Monday, February 14, 2005

What do you know? Not the quiz show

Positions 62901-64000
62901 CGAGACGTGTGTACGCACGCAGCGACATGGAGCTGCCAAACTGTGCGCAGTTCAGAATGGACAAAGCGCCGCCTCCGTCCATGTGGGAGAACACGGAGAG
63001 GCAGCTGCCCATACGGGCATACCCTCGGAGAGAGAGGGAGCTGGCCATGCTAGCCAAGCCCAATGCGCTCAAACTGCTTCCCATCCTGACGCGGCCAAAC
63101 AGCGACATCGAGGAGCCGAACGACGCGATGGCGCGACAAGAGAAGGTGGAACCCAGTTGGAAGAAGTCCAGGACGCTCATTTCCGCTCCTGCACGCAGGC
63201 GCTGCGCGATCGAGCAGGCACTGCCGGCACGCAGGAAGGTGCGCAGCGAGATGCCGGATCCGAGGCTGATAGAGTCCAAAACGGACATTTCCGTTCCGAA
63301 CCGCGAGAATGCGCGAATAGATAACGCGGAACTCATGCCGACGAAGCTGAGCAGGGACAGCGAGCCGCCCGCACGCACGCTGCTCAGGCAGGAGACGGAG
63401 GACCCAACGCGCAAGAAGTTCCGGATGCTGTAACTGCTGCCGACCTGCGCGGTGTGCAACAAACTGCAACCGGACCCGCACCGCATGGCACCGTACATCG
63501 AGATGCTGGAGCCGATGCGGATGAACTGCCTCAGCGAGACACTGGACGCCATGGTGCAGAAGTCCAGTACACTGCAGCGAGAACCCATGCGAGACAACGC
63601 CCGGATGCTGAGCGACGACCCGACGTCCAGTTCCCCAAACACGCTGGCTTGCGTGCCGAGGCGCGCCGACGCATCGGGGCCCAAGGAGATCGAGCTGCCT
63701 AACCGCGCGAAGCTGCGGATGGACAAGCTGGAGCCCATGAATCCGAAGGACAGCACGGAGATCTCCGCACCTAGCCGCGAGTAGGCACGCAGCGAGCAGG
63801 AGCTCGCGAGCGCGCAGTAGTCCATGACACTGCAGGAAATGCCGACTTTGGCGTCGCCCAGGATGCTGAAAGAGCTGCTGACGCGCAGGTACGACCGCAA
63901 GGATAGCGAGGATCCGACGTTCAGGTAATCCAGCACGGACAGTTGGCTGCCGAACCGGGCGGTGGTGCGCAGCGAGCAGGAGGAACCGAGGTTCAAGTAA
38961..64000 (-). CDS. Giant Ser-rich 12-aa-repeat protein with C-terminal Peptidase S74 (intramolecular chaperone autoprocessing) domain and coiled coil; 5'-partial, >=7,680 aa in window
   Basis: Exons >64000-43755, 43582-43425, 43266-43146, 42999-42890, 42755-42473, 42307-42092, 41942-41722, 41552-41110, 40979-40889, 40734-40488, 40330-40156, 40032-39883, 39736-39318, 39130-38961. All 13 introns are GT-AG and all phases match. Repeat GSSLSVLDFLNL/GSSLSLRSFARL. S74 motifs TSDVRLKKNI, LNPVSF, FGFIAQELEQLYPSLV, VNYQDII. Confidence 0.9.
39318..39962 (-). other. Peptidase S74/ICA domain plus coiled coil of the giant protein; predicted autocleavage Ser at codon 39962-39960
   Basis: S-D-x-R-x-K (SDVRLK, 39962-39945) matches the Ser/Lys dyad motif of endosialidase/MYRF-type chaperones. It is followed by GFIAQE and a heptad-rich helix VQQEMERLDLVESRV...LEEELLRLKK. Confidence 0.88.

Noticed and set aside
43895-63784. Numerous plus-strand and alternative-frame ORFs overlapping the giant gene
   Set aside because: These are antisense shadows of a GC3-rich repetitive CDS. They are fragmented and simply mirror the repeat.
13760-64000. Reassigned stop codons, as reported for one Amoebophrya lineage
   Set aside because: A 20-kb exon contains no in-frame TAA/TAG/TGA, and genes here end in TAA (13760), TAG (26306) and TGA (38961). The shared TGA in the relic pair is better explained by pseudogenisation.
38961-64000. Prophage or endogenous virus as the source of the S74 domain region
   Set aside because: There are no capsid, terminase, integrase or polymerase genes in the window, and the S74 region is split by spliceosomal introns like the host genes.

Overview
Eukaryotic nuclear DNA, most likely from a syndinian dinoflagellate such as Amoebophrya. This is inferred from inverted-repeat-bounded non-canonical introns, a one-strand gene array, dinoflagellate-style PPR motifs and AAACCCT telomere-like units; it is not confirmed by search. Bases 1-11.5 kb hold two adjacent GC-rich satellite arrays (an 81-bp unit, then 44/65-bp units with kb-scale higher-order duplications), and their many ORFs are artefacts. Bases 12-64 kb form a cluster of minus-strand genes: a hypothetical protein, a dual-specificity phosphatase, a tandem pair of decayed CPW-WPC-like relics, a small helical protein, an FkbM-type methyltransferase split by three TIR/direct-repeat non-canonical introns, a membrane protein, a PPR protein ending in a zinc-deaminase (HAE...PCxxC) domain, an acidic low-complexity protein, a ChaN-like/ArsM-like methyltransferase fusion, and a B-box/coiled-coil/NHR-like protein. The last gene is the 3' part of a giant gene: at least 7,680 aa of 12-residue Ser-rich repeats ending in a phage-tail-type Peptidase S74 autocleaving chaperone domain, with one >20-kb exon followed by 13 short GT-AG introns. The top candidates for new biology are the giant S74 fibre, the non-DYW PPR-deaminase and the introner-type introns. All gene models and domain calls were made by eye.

When I go to professional meetings or teach courses, people usually listen to what I say because I actually do know what I am talking about. And, I am confident in what I know. Not arrogant or overweening, and certainly respectful, but I have spent a lot of time and effort to be good at what I do. I would love to have the same confidence when talking about Torah stuff, but I don't. Unfortunately, I have not spent the equivalent amount of time and effort in Torah study, and therefore not only are there gaps in my knowledge, but unless I have researched something exhaustively, I am not as confident as I want to be in my pronouncements. I always have a worry that somewhere there is a rashi, or a tosfos, or some rishon known to all but me that blows my position out of the water. The answer, of course, is to study more, and I that I have been doing, but it is slow going, and my brain doesn't seem to accept more stuff the way it used to. Also, when one is on the MO side of things, as opposed to chareidi, or even the right wing of the MO, usually the first question in response is to question how much I know, not the rightness of my arguments. And I realize that this is what I do when confronted with some responsa from the conservative or reform, my reflex is.."Well, what do they know?" sometimes it is not so much, sometimes it is a whole lot more than I do. Obviously arguments need to be made on the merits of the arguments, not on the merits of the arguer. Sometimes it is hard to make that distinction.

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